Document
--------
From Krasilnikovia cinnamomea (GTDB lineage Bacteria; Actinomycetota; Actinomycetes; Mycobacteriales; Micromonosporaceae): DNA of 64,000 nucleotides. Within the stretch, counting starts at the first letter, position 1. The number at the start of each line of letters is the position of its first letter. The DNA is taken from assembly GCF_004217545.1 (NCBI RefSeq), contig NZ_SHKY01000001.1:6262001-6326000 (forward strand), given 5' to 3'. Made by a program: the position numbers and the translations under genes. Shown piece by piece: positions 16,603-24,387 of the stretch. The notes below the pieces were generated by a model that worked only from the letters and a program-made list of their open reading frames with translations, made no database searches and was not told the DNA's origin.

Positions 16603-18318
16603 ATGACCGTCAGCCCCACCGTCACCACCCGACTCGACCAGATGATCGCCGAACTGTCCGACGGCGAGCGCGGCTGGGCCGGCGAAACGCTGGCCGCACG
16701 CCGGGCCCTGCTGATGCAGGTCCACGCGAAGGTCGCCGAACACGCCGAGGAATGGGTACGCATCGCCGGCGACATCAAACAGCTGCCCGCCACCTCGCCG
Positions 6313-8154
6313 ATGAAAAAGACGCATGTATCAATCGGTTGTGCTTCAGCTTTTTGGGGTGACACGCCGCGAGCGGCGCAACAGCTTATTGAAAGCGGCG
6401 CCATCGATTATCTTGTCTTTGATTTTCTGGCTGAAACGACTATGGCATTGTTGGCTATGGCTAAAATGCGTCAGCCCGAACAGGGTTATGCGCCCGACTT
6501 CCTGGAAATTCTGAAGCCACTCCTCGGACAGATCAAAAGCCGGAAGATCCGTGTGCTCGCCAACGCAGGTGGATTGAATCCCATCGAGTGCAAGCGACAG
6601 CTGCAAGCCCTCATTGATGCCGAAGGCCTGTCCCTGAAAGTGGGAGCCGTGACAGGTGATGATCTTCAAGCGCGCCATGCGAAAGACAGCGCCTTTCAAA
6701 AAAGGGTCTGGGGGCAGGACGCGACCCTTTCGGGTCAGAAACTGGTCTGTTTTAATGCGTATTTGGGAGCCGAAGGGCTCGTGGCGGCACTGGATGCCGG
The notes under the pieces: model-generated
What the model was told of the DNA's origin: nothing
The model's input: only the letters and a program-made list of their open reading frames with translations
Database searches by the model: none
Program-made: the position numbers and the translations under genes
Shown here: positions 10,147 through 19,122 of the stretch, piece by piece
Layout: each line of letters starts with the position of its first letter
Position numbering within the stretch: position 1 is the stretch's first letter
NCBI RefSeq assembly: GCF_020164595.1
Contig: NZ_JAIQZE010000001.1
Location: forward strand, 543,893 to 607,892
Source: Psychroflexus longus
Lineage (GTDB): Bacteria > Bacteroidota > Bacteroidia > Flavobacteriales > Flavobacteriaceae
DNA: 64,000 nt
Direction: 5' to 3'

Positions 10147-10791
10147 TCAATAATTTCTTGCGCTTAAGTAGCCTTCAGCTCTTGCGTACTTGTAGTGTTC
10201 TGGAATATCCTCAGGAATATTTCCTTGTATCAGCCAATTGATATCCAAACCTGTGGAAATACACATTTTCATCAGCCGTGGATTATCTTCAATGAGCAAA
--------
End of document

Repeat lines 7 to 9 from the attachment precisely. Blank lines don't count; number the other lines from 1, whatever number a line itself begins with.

6401 CCATCGATTATCTTGTCTTTGATTTTCTGGCTGAAACGACTATGGCATTGTTGGCTATGGCTAAAATGCGTCAGCCCGAACAGGGTTATGCGCCCGACTT
6501 CCTGGAAATTCTGAAGCCACTCCTCGGACAGATCAAAAGCCGGAAGATCCGTGTGCTCGCCAACGCAGGTGGATTGAATCCCATCGAGTGCAAGCGACAG
6601 CTGCAAGCCCTCATTGATGCCGAAGGCCTGTCCCTGAAAGTGGGAGCCGTGACAGGTGATGATCTTCAAGCGCGCCATGCGAAAGACAGCGCCTTTCAAA